The lack of interest to develop Ebola countermeasures from the pharmaceutical industry is based on return on investment for such products. The pharmaceutical industry has high barriers to entry. The development of novel drugs can cost a major company between four and eleven billion dollars, and most research projects never make it past the U.S. Food and Drug Administration (FDA) approval process. High development costs cause corporations to choose what diseases they will develop new drugs for carefully. The FDA has pointed out that the characteristics of the marketplace for diseases such as Ebola, in concert with the high barriers to entry for development, causes pharmaceutical companies to forgo investment in treatments. …

A Difference of Degrees

As news spread that a Texas health care worker had contracted Ebola when treating Michael Eric Duncan, the Centers for Disease Control and Prevention (CDC) announced that the U.S. needs to re-think its infection controls. The health care worker likely contracted the virus during a breach in protocols, although the CDC is quick to state it is not blaming the health care worker. Rather, the case underscores the difficulty of providing medical care for those sick with this highly infectious disease, and the importance of clear protocols that are closely followed by everyone…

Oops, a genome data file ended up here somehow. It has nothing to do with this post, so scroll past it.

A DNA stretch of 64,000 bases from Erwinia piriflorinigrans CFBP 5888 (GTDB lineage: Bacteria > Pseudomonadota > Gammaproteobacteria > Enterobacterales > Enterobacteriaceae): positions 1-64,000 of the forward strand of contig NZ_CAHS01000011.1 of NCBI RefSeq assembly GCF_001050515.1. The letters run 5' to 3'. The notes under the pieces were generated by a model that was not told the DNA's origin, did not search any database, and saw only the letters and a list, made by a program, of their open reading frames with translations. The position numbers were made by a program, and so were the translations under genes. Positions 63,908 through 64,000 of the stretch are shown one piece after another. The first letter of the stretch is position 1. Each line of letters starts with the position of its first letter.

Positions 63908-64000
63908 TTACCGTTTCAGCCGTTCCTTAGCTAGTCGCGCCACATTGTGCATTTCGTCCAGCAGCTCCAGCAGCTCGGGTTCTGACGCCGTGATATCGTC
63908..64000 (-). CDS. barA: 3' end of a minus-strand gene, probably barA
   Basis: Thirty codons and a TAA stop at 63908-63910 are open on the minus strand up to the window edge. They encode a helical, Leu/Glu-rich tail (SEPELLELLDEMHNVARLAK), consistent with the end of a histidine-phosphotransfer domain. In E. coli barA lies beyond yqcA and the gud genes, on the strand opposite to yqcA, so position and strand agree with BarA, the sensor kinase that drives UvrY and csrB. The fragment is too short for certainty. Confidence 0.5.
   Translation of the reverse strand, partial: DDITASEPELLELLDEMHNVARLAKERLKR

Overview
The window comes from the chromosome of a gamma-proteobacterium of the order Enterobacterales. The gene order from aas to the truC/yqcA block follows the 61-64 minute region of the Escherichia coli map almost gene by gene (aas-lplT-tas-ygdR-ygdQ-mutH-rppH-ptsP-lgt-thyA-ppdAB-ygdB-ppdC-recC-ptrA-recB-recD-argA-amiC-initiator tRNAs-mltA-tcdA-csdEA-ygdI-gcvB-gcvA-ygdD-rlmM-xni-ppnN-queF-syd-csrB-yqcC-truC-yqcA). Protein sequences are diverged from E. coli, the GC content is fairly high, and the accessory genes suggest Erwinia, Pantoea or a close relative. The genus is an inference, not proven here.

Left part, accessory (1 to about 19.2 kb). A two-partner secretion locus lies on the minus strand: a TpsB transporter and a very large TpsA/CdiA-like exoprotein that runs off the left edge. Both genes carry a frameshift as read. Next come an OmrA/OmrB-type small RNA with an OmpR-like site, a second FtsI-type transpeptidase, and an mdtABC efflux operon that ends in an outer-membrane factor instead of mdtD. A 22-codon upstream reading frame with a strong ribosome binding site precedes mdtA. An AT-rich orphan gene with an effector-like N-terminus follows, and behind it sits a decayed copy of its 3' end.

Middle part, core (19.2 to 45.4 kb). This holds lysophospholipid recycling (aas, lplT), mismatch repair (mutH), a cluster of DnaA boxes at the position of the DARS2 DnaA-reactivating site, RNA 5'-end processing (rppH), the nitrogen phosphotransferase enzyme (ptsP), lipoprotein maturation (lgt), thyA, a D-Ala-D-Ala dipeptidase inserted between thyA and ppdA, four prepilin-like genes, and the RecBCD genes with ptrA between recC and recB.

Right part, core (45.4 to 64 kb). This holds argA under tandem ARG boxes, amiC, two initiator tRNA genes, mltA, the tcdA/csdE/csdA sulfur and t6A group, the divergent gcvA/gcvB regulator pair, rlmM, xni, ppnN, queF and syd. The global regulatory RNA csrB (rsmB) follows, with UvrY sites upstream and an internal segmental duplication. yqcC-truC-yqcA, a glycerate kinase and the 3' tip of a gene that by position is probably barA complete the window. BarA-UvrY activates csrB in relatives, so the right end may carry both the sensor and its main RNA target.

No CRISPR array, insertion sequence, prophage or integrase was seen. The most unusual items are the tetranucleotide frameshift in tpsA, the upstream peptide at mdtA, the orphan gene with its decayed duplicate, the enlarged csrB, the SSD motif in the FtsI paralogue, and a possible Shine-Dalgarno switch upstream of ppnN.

Have a question for CHHS about Ebola in relation to public health and infectious disease control policies? Email us at – it could be the topic of a future blog.
Danielle LuekingClinical Care, Education, Research, Technology, UMB News, University LifeOctober 17, 20140 comments
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Kids to Farmers’ Market Program Combats Childhood Obesity

According to the Centers for Disease Control and Prevention, more than one-third of children and adolescents were overweight or obese in 2010. Obese youths are at higher risk for type 2 diabetes, cardiovascular disease, bone and joint problems, and sleep apnea.